It seems like whenever people get to talking about politics, they become more heated than they normally do about other things. Many Christians get more excited about these things than they do about talking about and living like Jesus. In a time of recycled and heartless music, there are few artists that portray the heart of a poet and of a servant. Chris Rice is one of these few. I thought I would share these lyrics with everyone, and when you start thinking about politics and opinions, remember who you serve.

You Don't Have To Yell
by Chris Rice

So-called reality
Right there on my TV
If that's how life's supposed to be, well
Somebody's lyin'
The camera's on and we can tell
To keep your fame you have to yell
'Cause tensions build, and products sell, and
We're all buyin'
I hope we're smarter than this

Everybody take a breath
Why are all your faces red
We're missin' all the words you said
You don't have to yell
Draw your lines and choose your side
‘Cause many things are worth the fight
But louder doesn't make you right
You don't have to yell, oh
You don't have to yell

I tuned in to hear the news
I don't want your point of view
If that's the best that you can do, then
Something's missin'
And experts on whatever side
You plug your ears, you scream your lines
You claim to have an open mind, but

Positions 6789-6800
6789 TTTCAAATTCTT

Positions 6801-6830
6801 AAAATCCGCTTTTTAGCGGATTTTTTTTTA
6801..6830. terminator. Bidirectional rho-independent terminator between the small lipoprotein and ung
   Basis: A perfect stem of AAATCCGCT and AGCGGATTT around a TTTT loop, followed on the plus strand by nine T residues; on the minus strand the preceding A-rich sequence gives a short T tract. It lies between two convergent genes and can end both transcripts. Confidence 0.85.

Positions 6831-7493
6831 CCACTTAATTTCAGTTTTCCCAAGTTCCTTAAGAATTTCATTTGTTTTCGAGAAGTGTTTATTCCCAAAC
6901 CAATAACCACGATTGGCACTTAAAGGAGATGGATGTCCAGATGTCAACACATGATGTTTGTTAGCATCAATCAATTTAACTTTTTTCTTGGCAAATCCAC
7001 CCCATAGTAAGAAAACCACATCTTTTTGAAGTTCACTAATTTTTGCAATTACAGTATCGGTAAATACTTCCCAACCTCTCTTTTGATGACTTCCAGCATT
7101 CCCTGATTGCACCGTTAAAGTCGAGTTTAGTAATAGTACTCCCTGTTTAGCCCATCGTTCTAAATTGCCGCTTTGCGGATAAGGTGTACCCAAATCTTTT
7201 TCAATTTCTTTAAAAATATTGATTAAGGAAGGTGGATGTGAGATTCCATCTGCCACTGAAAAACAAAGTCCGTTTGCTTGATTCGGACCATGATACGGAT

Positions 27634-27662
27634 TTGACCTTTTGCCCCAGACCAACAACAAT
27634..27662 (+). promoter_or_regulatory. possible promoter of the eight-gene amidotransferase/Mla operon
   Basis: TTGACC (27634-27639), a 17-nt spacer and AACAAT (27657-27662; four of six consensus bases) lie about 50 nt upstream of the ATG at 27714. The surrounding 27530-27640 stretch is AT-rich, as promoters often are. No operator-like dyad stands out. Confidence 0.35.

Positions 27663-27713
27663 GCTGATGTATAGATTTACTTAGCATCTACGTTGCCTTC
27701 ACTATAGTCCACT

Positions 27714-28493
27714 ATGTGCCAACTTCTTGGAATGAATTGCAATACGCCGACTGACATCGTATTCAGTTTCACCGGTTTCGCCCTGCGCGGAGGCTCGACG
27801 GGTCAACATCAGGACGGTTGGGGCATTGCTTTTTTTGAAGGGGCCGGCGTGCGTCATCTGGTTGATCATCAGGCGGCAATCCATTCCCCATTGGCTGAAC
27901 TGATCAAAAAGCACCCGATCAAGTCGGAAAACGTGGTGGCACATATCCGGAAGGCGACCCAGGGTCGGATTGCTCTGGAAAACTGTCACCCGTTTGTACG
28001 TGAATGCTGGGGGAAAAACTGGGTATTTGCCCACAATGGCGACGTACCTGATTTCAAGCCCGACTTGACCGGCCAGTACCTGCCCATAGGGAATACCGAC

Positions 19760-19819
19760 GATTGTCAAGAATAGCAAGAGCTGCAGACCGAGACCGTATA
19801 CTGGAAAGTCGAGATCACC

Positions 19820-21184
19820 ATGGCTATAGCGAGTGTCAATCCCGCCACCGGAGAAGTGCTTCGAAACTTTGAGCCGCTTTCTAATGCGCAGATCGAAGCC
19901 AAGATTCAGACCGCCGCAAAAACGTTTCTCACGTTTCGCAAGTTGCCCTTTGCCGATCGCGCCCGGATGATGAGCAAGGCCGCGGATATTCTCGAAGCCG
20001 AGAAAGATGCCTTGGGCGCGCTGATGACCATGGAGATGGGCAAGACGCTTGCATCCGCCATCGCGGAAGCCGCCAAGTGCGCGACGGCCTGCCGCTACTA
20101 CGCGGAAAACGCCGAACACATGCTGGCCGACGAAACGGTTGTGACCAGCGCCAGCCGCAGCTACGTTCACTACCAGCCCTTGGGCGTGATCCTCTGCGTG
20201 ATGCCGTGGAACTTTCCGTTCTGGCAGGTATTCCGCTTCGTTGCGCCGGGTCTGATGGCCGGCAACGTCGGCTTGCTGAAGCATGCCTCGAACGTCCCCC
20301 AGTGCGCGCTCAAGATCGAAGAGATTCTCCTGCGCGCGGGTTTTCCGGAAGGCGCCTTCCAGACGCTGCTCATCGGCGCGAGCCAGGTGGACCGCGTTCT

Nobody's listenin'
Don't you think we're smarter than this?

Everybody take a breath
Why are all your faces red
We're missin' all the words you said
You don't have to yell
Draw your lines and choose your side
Many things are worth the fight
But louder doesn't make you right
You don't have to yell
You don't have to yell

Everybody take a breath
Why are all your faces red
We're missin' all the words you said
You don't have to yell
(If everyone will take the step
Back away and count to ten
Clear your mind and start again
We won’t have to yell)
Draw your lines and choose your side
Many things are worth the fight
But louder doesn't make you right
You don't have to yell
You don't have to yell

Copyright 2006 Clumsy Fly Music (ASCAP) (adm. By Word Music, LLC)

Thursday, August 28, 2008

Vote: Would Jesus Vote?

I know, the title is ironic.

The question is: would Jesus vote? Would He participate in the democratic process? It's a fairly yes or no answer, and I intended it that way. No third party option to skew any results. You can leave your comments here, but also take a second to click the poll on the sidebar in order to track these results. You only get one vote, so don't ruin it for everyone by trying to vote more than once. I know I'm asking for big trouble here, so I'm not even going to bother saying what I think, since many of you who read this blog probably already know how I feel. This will run up until election day, so there's plenty of time to think about it. After that, the poll (as well as this post, depending on how nice everyone is) will probably go bye bye. Don't forget to vote in the sidebar poll.